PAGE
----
Tipoff: Purdue at Iowa, 2 p.m., Sunday
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The Brothers Johnson are back to leading the Boiler way.
Will victories follow?
Perhaps. There are no basketball guarantees in Purdue circles, certainly not with a too-young team and its too-young approach.
Still, Terone and Ronnie Johnson are thriving as they haven't all season. That's why the slumping Boilers (just two wins in their last 10 games) have a chance Sunday at stumbling Iowa, which has lost three straight thanks to bad defense. It's why they might not be an easy out in this final week of a roller coaster regular season.
Terone is the 6-4 senior from Indianapolis North Central, a thousand-point career scorer who battles shooting demons that refuse to fade. In Wednesday's Michigan heart breaker, he scored as he hasn't all season, totaling a season-high 22 points that included a career-high-tying 4-for-8 three-point shooting.
Ronnie is the 6-foot sophomore, the main point guard whose top priority is to run coach Matt Painter's offensive show. He did that against the Wolverines with a season-high 21 points and seven assists.
The result -- Purdue (15-13 overall, 5-10 in the Big Ten) came within one defensive stop of upsetting the nation's No. 16 team.
“It was heart breaking,” Ronnie said.
“It was humbling,” Terone added.
Terone has seen it all in his four-year career, from a pair of NCAA tourney appearances to last season's losing record aberration. He's totaled 1,273 career points, 460 rebounds and 285 assists. It does not match the numbers of, say, E'Twaun Moore, but it still makes him one of just nine players in school history with that kind of overall production.
“He's had a good career,” Painter said. “He had a great game against Michigan. He got into a good rhythm.”
That included playing solid defense on Nik Stauskas, Michigan's leading scorer. Stauskas was just 5-for-18 from the field, including 0-for-4 from three-point range.
“It was just not letting him get comfortable with the ball,” Terone said. “When he had the ball, I was into him.”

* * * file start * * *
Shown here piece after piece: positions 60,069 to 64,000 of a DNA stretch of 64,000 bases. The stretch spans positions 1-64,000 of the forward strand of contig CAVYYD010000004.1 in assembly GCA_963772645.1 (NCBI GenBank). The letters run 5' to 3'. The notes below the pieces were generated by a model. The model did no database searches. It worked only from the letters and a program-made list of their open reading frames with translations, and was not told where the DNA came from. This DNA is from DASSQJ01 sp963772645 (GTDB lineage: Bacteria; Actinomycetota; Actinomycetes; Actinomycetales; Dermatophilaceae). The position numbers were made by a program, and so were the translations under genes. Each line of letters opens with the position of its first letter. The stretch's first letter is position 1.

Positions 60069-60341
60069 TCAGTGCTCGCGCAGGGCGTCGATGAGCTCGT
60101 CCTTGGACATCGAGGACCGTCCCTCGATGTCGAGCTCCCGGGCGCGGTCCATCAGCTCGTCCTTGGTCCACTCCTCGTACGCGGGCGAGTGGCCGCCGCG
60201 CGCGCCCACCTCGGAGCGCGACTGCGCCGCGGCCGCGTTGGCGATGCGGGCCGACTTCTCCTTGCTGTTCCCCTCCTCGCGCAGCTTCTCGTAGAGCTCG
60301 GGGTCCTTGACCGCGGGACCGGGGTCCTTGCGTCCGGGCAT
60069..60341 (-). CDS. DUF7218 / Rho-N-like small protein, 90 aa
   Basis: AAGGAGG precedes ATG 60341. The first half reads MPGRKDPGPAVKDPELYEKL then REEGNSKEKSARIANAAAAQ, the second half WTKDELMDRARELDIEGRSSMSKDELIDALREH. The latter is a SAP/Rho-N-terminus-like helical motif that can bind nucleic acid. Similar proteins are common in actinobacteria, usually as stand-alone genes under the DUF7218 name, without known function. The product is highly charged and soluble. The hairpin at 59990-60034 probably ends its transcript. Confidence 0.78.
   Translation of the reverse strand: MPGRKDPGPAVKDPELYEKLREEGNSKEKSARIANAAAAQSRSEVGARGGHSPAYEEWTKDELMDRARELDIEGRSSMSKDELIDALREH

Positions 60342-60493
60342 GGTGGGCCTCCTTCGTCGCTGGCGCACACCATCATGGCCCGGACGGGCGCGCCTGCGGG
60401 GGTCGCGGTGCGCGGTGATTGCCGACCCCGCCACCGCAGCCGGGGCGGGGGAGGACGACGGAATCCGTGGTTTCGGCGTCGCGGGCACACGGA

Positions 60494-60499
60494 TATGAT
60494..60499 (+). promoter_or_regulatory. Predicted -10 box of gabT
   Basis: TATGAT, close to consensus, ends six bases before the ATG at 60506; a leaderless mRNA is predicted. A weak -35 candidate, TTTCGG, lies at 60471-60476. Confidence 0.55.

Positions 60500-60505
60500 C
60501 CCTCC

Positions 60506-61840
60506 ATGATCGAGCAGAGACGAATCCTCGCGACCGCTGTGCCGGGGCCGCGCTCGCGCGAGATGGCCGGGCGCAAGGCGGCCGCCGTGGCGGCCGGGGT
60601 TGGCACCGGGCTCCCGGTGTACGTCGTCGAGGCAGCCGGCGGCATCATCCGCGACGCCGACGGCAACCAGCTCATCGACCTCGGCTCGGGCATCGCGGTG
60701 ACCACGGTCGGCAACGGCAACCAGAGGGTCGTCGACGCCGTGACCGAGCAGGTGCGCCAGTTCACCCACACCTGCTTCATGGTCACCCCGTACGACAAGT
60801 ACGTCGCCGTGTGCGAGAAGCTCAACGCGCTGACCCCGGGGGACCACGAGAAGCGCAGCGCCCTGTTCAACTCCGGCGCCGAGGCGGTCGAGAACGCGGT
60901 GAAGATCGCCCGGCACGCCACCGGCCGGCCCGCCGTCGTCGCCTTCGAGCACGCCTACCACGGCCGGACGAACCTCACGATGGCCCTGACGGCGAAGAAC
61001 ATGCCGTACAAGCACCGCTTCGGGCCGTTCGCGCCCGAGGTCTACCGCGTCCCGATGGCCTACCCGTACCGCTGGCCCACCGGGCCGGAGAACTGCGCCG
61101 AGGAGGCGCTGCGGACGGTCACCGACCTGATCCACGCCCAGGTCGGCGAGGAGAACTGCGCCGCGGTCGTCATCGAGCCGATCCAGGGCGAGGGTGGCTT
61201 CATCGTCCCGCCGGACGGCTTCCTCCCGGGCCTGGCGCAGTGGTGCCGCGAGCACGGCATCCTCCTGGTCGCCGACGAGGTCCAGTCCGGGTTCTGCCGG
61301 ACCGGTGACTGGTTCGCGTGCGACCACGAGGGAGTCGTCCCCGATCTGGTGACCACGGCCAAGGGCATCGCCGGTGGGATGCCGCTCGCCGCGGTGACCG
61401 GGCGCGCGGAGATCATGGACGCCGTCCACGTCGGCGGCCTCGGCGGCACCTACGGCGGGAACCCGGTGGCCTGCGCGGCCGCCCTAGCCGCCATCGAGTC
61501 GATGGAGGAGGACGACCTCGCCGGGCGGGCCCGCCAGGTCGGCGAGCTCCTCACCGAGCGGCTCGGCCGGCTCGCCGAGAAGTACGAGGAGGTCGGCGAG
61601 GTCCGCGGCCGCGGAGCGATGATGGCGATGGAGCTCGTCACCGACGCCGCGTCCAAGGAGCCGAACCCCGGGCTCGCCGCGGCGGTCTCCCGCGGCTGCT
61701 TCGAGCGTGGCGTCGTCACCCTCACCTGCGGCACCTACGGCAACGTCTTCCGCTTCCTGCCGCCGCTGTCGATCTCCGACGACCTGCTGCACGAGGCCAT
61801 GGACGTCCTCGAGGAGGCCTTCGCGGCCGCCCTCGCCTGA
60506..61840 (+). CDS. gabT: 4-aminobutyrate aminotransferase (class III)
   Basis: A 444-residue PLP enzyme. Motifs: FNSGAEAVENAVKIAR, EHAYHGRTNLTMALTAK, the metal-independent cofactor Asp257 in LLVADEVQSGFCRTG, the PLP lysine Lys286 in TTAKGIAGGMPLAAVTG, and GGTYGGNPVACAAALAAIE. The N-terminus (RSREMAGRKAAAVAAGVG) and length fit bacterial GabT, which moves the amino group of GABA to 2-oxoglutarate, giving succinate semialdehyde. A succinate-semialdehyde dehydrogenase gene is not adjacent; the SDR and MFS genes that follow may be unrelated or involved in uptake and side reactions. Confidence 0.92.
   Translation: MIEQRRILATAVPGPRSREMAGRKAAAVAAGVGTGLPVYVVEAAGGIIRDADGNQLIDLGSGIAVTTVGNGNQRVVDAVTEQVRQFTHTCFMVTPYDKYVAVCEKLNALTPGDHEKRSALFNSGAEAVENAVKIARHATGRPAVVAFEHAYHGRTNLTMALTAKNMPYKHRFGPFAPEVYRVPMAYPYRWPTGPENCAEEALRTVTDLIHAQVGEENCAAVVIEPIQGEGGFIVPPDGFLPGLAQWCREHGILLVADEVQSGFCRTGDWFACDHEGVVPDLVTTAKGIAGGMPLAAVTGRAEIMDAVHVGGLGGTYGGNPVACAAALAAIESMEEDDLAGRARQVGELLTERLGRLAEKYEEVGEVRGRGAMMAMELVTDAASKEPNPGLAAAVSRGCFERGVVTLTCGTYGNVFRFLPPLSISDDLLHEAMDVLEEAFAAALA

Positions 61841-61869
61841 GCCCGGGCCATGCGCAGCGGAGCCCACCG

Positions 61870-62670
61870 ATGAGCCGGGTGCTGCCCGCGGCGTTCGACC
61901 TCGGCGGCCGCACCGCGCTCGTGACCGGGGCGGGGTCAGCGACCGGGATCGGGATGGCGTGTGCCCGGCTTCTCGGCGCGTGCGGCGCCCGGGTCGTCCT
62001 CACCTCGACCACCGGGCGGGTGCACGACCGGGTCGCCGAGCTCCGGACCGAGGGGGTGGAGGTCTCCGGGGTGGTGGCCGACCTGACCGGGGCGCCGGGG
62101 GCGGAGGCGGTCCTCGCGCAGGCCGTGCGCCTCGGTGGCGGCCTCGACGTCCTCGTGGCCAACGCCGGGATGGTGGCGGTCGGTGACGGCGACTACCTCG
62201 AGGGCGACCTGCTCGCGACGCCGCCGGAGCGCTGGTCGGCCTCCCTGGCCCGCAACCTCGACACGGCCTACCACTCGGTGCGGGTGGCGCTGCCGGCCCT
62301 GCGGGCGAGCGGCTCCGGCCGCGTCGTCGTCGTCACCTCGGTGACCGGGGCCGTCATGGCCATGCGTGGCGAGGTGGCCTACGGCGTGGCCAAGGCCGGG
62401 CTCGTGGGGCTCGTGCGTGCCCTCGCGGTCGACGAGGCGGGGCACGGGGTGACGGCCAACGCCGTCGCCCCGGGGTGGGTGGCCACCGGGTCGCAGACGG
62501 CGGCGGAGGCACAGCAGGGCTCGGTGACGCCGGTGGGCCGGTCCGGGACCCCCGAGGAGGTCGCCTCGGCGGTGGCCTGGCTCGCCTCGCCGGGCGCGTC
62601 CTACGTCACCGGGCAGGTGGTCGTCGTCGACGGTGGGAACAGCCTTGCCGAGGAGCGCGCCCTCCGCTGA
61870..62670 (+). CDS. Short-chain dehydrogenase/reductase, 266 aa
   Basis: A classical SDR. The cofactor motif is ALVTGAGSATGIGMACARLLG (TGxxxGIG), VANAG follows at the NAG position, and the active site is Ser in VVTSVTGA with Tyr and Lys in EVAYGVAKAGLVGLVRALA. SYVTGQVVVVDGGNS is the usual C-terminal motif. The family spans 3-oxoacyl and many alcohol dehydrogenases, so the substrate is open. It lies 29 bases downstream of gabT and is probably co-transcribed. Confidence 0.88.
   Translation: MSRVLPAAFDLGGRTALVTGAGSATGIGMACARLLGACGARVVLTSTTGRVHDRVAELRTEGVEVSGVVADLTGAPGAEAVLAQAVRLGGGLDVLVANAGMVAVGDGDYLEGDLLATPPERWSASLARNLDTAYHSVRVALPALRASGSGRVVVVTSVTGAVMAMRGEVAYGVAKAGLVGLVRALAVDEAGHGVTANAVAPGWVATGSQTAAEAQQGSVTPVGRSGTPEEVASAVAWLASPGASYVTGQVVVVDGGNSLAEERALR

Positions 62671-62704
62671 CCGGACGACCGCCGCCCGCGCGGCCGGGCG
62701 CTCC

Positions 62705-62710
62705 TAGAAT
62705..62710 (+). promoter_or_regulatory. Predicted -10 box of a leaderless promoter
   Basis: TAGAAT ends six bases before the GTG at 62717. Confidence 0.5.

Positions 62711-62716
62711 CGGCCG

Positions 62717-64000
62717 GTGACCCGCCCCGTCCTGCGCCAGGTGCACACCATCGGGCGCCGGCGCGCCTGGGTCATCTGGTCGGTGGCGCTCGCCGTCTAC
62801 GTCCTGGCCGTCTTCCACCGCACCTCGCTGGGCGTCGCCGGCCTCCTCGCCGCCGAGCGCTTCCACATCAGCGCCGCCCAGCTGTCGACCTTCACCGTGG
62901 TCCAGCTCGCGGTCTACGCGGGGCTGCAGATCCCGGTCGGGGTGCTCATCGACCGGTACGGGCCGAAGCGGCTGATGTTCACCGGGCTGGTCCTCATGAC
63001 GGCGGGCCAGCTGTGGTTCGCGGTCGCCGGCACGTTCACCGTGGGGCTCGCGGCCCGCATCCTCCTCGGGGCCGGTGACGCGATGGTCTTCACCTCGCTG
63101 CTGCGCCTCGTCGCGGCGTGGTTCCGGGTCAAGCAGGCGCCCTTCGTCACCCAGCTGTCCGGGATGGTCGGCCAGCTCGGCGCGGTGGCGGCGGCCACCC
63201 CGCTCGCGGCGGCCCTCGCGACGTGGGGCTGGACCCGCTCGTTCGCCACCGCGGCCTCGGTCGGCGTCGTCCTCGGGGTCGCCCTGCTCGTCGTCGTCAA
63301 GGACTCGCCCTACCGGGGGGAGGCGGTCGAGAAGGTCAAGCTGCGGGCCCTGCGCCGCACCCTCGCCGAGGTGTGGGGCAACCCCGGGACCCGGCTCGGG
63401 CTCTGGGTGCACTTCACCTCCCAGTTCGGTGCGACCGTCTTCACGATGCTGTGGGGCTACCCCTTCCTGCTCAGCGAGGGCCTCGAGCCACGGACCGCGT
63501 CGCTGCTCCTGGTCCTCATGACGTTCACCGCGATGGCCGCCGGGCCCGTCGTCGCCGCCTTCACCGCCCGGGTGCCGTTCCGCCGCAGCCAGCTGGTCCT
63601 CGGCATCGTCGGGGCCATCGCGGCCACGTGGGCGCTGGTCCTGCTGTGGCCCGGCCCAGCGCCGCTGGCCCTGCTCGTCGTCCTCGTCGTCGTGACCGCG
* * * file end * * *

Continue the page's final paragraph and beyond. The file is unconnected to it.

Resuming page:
Added teammate Rapheal Davis: “Terone was pretty much pressuring him and muscling him up. Not letting him get free. He did a great job.”
Greatness has been hard to find this year for Terone, whose numbers are down from his junior season. Last year he average 13.5 points and 4.7 rebounds while totaling 95 assists against 66 turnovers. This year it's 12.1 and 3.7 with 63 assists and 44 turnovers.
“He's frustrated a little bit about this year,” Painter said. “He hasn't been as consistent as he would have liked. That's part of it. Sometimes the ball doesn't go in or it doesn't work out like you'd like it to. You keep plugging. You keep fighting.”
Painter provided fighting motivation by telling Terone, in so many ways, it was time to pick it up.
“You try to do different things to help your team, and try to do different things to help individuals,” Painter said. “Any time you're a senior, you've worked to have a great year. He hasn't had the year that he expected.”
Added Terone: “He told me the seniors from before had stepped up and showed they wanted to be out there. That was something I had to shot. (Against Michigan) I wanted to make a statement.”
He did, except the one thing that mattered most.
“I feel we should have won.”
Ronnie has averaged 15.3 points and 3.0 assists in his last four games. He has a team-best 21 games of scoring in double figures. He's averaging 10.4 points and 3.6 assists for the season.
“He's had a couple of good games,” Painter said. “He did some really good things against Michigan. He was able to penetrate and create for himself and for others. He's made some strides. He's done some good things for us.”
Still, a point guard, just like a quarterback, is ultimately measured by victories rather than statistics.
“I leaned a lot from last year,” Ronnie said. “I wanted to bring it into this year. Try to mature. I've been working on my game to get better all around and help my teammates win.”
Those teammates include freshman guard Kendall Stephens. He is, by far, the Boilers' best free throw shooter at 85.2 percent. But, with 12 seconds left in overtime against Michigan and Purdue clinging to a one-point lead, he missed the front end of a bonus. That gave the Wolverines the opening they needed in their 77-76 win.
In the aftermath Stephens spent hours working on his free throw shooting. Painter said the miss could end up defining Stephens, not for the failure as for the motivation for future success.
“In the long run, it will help him,” Painter said. “You never forget those moments. A lot of times that's what shapes a player. It's not your successes, but sometimes your failures.
“He did a good job. He got the rebound. He held it. He wanted to get fouled. In his defense, and he hasn't said much about it, he's been battling a groin injury.”